Appendix 2: Functions of oral language

The purpose of language is to communicate needs, wants, ideas, information, feelings, and relationships. Understanding the meaning and the communicative function of language are key to children’s language learning. Seven ‘functions’ of language are outlined in the table below. Each function is presented (in the left column), followed by a description (middle column) and a list of appropriate learning opportunities/experiences (right column)10.

Table 20: Fuctions of oral language

We communicate to

We use language to

Realised through

Get things done

(instrumental function)

Identify things, seek and provide information, request assistance, ask, persuade, explain, refer, facilitate

Problem-solving, role-playing, gathering materials

Influence behaviour/feelings/attitudes of others

(regulatory function)

Give information, instruct, direct, persuade, help, manage, organise, negotiate

Making rules in games, giving instructions, constructing persuasive talk, teaching

Get along with others

(interactional function)

Greet, welcome, meet, introduce, take leave, attract attention, congratulate, sustain conversations with familiar/unfamiliar people, interrupt appropriately, negotiate, resolve conflict

Structured play, dialogues and discussions, talking in groups, taking/giving turns, substantive conversations, role-plays and scenarios, talking on the telephone

Express individuality and personal feelings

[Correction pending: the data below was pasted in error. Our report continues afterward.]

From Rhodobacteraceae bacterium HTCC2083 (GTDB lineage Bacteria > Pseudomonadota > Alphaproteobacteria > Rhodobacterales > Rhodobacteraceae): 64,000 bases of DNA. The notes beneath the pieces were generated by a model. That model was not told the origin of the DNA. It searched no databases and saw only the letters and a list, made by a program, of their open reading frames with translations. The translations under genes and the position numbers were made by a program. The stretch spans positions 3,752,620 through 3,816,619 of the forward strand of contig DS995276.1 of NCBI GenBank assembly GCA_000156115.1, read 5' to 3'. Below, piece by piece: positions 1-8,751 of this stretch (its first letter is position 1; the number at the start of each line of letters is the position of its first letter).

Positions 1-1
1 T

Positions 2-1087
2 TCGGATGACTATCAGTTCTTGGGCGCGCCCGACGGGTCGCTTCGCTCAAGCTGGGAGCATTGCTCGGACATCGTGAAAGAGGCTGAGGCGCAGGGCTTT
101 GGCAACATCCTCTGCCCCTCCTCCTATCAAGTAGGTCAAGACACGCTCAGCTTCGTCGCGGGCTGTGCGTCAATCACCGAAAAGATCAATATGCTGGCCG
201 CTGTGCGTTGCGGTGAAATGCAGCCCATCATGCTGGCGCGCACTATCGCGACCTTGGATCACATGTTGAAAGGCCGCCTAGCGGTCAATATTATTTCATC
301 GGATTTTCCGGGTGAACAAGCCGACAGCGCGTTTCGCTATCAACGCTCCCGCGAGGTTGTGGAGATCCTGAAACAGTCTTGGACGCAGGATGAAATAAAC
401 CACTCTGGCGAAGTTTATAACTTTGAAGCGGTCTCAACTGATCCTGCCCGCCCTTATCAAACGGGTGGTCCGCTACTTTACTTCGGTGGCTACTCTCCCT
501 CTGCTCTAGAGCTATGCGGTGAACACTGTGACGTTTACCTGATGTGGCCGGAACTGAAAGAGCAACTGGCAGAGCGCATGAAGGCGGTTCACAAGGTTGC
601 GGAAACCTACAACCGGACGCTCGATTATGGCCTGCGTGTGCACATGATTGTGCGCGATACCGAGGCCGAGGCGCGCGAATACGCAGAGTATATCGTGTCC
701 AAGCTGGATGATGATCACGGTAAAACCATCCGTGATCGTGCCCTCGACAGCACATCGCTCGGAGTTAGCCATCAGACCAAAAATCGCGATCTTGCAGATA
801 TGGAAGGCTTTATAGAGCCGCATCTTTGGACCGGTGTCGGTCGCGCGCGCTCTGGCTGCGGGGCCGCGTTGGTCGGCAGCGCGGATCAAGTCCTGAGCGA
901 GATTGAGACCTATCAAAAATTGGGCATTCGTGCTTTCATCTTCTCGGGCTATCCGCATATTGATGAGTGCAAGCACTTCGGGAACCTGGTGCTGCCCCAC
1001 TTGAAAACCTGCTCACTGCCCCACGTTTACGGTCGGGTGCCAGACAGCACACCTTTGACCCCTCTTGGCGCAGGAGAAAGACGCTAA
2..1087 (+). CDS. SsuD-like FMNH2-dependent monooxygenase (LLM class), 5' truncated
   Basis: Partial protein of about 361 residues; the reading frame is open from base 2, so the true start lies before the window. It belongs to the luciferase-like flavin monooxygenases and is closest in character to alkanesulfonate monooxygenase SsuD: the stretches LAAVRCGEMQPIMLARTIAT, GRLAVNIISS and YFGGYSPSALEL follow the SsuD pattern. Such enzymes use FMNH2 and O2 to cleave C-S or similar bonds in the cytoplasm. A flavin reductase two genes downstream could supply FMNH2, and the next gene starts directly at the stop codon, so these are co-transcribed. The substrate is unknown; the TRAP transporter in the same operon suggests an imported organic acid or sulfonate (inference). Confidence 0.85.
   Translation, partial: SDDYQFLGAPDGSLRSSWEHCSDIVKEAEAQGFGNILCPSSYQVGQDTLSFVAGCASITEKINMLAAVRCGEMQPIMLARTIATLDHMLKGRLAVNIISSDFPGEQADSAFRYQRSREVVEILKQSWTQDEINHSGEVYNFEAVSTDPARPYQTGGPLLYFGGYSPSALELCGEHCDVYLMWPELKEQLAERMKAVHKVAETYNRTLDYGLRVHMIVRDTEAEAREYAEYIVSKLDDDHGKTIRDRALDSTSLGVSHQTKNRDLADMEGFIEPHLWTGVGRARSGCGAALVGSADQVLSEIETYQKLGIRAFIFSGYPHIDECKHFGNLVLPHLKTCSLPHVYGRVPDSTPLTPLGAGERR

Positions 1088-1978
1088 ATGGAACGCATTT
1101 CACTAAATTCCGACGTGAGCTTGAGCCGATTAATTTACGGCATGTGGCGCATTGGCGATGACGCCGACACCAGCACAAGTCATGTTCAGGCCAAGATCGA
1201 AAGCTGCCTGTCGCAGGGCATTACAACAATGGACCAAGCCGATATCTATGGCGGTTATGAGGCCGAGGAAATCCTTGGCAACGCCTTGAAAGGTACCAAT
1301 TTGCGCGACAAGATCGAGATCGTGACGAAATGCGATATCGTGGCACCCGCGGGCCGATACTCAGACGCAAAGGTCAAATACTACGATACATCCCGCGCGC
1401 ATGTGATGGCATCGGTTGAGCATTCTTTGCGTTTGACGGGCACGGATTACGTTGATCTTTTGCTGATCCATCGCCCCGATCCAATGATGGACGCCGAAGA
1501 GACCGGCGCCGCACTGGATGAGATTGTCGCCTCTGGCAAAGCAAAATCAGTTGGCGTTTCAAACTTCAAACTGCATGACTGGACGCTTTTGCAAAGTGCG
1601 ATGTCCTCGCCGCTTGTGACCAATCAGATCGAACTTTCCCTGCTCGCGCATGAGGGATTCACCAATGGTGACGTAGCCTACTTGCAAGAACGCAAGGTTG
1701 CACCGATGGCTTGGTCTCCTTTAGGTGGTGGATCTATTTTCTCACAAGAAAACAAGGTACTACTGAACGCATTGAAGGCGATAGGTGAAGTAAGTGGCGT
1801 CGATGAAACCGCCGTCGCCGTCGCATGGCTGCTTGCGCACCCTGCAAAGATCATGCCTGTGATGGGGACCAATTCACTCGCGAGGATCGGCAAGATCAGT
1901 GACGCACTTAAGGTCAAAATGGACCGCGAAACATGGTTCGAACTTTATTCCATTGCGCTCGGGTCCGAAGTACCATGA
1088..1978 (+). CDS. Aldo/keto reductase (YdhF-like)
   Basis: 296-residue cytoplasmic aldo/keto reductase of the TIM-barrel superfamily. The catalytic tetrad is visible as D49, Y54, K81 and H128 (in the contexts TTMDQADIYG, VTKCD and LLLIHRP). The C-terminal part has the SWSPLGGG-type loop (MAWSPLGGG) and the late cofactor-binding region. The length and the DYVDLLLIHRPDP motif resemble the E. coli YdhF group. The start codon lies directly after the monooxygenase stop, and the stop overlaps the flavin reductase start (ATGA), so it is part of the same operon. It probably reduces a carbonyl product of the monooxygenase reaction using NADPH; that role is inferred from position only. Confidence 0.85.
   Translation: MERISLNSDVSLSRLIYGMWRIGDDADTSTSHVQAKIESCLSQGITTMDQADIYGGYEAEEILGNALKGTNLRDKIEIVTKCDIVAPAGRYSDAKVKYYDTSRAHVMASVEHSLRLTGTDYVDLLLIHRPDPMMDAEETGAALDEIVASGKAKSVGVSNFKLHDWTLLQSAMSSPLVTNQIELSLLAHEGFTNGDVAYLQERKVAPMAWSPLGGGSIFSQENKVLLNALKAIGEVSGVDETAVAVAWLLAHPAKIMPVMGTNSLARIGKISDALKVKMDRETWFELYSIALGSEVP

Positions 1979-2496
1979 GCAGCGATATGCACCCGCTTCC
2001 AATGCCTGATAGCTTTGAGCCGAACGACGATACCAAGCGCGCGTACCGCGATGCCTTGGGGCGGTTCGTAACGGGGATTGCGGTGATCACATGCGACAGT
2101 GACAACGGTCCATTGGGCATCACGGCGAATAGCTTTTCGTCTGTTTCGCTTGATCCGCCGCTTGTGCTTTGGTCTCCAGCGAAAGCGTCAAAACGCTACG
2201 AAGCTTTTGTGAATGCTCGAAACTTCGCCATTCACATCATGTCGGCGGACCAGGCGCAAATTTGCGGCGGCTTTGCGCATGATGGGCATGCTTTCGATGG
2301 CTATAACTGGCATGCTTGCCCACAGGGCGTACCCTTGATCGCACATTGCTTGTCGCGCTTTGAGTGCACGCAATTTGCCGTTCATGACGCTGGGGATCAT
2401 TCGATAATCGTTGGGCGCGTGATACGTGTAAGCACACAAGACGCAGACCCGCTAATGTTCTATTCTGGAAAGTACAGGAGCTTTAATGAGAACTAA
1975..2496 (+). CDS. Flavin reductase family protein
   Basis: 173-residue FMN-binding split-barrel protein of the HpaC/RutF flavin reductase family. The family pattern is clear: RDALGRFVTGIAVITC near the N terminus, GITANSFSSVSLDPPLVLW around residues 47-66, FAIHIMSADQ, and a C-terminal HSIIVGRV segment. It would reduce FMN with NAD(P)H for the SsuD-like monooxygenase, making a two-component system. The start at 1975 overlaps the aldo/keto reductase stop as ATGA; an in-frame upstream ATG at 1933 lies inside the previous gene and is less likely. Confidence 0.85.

(Personal function)

Express thoughts, ideas, feelings, recount experiences, explain, predict, narrate, praise, agree/disagree

Making feelings public, interacting with others, talking about topics of interest, retelling, recounting

Seek and learn about the social and physical environment

(heuristic function- tell me why?)

Ask questions, clarify, make request to repeat, investigate, prioritise, discuss, investigate

Q & A, inquiry and research, discussions, interviews, exploratory talk, investigating

Create – stories, games, new worlds, new texts

(imaginative – let’s pretend)

Tell stories (narrate), imagine, experiment, predict, play, anticipate, think of new ideas, play with words, use body language

Stories and dramatisations, rhymes, poems and riddles, nonsense and word-play, storytelling, performances, recitations, drama, skits, puppetry, readers’ theatre

Give information

(representational – I’ve got something to tell you)

Tell, report, inform, comment, share skills, impart knowledge, justify, describe, convey message

Oral reports, class meetings, debates, procedures, scripts


Opportunities for children to practice the functions of language are provided through both Formal Talk Contexts and Informal Talk Contexts (below):


Table 21: Contexts for children to practice the functions of language

Formal Talk Contexts

Informal Talk Contexts

  • Debate
  • Delivering oral messages
  • Dramatic presentations
  • Greeting, Introducing, Thanking, Bidding farewell to someone formally
  • Morning news
  • Report
  • Retelling
  • Storytelling
  • Telling joke/anecdote


  • Brainstorming and listing
  • Child-led play
  • Class discussions
  • Collaborative problem-solving
  • Construction activities
  • Games
  • Giving directions and instructions
  • Individual conferences
  • Joint text (oral or written construction)



10The contents of this table are adapted from Michael Halliday’s Seven Functions of Language (1975) in: Department of Education, WA (2013). First 005. Speaking and Listening Resource Book. Addressing Current Literacy Challenges. Department of Education, Government of Western Australia.